Google adds P2P payments option to Gmail Android app

Google adds P2P payments
Google adds P2P payments option to its Gmail Android app joining a crowded market.

Google adds P2P payments option to Gmail Android app as it targets the growing mobile P2P money transfer market

Google adds P2P payments announcing that Gmail users in the US can now send and receive money via the Gmail app on their Android devices. The ability to send money via Gmail has been available since 2013, but only through the desktop version of Gmail.

To send money via the Gmail Android app, users simply tap on the attachment icon and choose whether they want to send or request money. Recipients can receive or request money from the email itself, or arrange for money to go directly into their bank account, without having to install another payment app. The transfer function is free, and recipients don’t have to have a Gmail account.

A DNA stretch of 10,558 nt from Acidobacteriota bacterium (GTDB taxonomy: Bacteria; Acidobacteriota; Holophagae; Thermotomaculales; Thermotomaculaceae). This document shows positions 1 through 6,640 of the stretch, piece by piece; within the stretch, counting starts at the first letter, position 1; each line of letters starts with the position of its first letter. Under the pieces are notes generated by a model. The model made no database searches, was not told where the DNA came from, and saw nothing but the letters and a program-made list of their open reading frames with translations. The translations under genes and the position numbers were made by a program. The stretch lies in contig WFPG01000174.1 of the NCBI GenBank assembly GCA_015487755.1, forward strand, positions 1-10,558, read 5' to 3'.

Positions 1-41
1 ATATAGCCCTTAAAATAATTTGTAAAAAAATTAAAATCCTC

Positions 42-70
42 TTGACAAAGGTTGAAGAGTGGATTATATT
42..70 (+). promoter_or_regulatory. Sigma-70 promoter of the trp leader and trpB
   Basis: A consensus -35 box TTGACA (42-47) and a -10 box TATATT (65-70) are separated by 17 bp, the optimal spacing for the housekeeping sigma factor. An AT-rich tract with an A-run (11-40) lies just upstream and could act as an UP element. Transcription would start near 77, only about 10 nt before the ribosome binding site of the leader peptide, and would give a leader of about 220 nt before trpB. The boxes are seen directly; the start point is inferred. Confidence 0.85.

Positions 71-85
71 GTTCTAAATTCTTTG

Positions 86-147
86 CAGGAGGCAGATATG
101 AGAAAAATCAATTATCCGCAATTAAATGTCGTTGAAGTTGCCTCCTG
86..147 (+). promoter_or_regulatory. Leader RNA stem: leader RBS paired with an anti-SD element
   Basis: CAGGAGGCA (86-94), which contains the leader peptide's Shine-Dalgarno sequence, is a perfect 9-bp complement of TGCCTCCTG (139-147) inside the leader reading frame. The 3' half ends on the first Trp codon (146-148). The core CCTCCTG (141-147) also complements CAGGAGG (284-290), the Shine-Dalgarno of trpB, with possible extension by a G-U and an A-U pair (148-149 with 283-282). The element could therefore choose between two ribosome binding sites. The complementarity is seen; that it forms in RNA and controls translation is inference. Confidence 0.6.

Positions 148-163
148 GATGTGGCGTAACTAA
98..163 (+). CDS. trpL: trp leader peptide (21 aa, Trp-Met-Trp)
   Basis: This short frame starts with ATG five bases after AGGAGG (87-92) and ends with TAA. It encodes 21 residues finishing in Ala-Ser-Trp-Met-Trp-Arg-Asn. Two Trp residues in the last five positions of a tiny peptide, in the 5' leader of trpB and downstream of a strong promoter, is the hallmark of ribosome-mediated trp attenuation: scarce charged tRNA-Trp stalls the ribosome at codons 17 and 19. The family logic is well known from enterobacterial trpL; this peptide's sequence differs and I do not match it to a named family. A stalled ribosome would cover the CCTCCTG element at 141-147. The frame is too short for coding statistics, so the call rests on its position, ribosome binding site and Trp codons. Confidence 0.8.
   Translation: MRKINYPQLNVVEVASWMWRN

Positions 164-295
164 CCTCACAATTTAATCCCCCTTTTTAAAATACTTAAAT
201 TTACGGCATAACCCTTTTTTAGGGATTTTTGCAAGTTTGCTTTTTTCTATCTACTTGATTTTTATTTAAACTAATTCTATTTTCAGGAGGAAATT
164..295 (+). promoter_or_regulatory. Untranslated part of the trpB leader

As Google adds P2P payments option to its Gmail Android app, it joins a crowded market. New dedicated P2P providers, social media platforms and technology companies have entered the mobile P2P transfer market at a rapid pace. Market leader Venmo leads the pack, processing $17.6 billion in P2P payments in 2016, a 135 percent increase from 2015.

Social media giants like Facebook and Snapchat have also entered the market, along with the world’s most recognized technology companies. Apple, for example, is now investigating how it could enable hundreds of millions of iPhone users to perform P2P payment transactions through its iMessage service.

Overall, with many new competitors entering the market supported by vast and well- established millennial user bases, banks have started feeling the pressure and begun to fight back. Nineteen banks, including Bank of America Corp, Capital One Financial Corp, JPMorgan Chase, US Bancorp and Wells Fargo have teamed up to make Zelle, a P2P payment feature that integrates into banking apps. Zelle lets users instantly send and receive P2P money transfers using the existing contacts on their mobile device, regardless of where they bank.

More Here [finextra] [androidheadlines]


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